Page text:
On the Gordon River and what a stunning day. It is the classic view.
A village full of quaint cottages and terraces mostly owned by the Federal Group. Shame about the parking sign. Tie up your horse here would have been an alternative.
You pay for parking everywhere but when we checked the cost it was only 40c an hour. We stayed high on the hill overlooking the village.
It was easy to pick the houses that are operated by the Federal Group as the houses had room numbers and shared the same black outdoor seating.
A narrow and dangerous opening.
On board the crowds swell to the front but the man in the checked shirt decides to turn away, what was he thinking.
There is so little evidence of the many buildings erected but now the island is covered in trees and vegetation that it is impossible to believe the guides when they tell us there was no greenery whatsoever. All the trees were cleared in 1822 to make way for the buildings and it is only on seeing the drawings of the buildings that you can imagine its former life with a tannery, bakehouse, gaol, military barracks, forges and other workshops, hospital, stores and quarry. Even the Government House and administrative offices have disappeared.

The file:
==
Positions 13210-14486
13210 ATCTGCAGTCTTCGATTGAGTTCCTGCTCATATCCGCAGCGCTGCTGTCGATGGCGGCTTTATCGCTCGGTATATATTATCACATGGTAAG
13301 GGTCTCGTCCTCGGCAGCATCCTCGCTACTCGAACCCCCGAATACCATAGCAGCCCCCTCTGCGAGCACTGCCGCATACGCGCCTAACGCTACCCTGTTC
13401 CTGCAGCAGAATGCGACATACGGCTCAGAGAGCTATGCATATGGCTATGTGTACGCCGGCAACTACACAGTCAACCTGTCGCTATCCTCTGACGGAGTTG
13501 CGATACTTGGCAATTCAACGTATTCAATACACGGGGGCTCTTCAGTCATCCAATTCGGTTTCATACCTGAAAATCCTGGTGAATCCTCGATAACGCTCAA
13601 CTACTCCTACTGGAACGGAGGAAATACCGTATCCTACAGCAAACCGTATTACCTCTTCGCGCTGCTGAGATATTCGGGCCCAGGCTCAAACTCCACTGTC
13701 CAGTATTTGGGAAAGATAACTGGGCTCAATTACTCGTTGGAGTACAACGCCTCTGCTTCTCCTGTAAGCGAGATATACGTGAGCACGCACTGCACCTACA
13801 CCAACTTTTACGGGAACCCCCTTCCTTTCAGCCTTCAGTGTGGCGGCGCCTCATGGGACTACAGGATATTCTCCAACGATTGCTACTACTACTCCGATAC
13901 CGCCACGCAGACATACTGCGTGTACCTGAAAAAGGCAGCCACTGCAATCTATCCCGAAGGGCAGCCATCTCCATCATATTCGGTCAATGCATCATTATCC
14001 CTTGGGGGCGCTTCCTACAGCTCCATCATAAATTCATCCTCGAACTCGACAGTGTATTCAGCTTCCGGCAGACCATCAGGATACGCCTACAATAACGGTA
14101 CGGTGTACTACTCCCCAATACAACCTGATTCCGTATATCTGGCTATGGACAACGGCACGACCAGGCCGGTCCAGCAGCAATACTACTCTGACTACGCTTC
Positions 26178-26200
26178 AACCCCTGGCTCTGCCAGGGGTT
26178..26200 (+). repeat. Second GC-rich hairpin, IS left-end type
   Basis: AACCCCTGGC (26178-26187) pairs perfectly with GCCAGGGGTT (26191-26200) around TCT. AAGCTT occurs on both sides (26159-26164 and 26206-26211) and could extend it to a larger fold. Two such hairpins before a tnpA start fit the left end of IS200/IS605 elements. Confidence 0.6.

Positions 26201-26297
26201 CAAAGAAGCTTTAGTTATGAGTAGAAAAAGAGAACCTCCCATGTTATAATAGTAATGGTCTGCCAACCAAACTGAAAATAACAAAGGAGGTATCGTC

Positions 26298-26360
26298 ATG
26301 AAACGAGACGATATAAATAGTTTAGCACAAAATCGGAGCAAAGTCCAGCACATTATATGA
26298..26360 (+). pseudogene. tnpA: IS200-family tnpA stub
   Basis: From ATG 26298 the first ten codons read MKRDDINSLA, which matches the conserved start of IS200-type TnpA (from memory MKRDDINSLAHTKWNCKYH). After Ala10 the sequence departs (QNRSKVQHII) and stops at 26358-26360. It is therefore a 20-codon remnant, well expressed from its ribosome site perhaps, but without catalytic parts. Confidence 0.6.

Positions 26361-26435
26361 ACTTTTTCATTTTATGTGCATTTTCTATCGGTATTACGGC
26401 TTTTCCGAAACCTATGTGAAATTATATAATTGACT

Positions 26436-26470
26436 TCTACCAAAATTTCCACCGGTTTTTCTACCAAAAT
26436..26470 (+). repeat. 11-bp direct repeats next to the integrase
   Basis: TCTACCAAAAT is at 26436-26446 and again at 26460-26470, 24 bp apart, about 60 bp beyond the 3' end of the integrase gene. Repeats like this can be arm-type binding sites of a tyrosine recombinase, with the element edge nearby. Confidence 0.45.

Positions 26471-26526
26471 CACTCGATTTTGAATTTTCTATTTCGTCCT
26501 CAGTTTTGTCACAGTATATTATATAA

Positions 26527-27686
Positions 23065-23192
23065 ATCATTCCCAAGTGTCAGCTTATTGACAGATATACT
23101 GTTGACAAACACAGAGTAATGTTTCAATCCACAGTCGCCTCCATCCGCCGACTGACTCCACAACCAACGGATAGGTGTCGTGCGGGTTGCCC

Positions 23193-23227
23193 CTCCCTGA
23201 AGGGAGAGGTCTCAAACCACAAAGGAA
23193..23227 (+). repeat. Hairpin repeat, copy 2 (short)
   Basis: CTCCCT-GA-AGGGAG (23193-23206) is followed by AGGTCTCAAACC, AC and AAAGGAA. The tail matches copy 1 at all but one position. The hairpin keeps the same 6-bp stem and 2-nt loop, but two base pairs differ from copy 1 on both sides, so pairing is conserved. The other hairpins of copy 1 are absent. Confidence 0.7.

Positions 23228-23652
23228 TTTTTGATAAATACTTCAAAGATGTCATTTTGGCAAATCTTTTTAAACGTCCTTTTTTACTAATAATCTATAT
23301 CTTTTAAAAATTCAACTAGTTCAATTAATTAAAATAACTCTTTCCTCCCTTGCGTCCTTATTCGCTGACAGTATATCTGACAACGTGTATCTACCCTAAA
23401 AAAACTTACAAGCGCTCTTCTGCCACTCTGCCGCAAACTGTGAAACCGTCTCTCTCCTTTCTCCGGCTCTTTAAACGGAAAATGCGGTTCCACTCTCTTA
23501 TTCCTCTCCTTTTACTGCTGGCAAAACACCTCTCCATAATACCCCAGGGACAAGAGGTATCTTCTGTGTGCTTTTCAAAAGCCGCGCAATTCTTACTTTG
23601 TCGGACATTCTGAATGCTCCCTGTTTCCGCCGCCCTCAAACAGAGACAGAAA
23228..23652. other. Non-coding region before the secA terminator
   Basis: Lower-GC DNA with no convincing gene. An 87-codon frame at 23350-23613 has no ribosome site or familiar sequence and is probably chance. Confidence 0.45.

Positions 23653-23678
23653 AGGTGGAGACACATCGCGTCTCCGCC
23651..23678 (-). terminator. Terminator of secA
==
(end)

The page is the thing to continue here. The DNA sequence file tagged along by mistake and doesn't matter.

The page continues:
What is left of the Bakehouse.
If you go to Strahan you must attend the theatre group ROUND EARTH COMPANY production. It is a bonus that the actors actually come along on the boat trip to tell the story of the islands former inhabitants and they do a wonderful job bringing the history to us with no props, only a handful of ruins as their stage.
Later that evening we attended their performance in town. It is in the amphitheatre next to the tourist office. The play is written about a famous escape – The Ship that never was. Richard Davey has written the story of a group of convicts who escaped Sarah Island, had some adventures but were eventually brought back and put on trial. The play focuses on the ensuing and ludicrous argument they presented in court as their defence. The play has run for 20 years, a record for Australian theatre we are told.
A footnote. Sarah Island was named after the wife of the doctor who financed the expedition. Sarah was born on Norfolk Island and was the daughter of George Guest of the First Fleet and Mary Bateman, Second Fleet. I am sure she would not have been pleased her name was attributed to a place of punishment and degradation.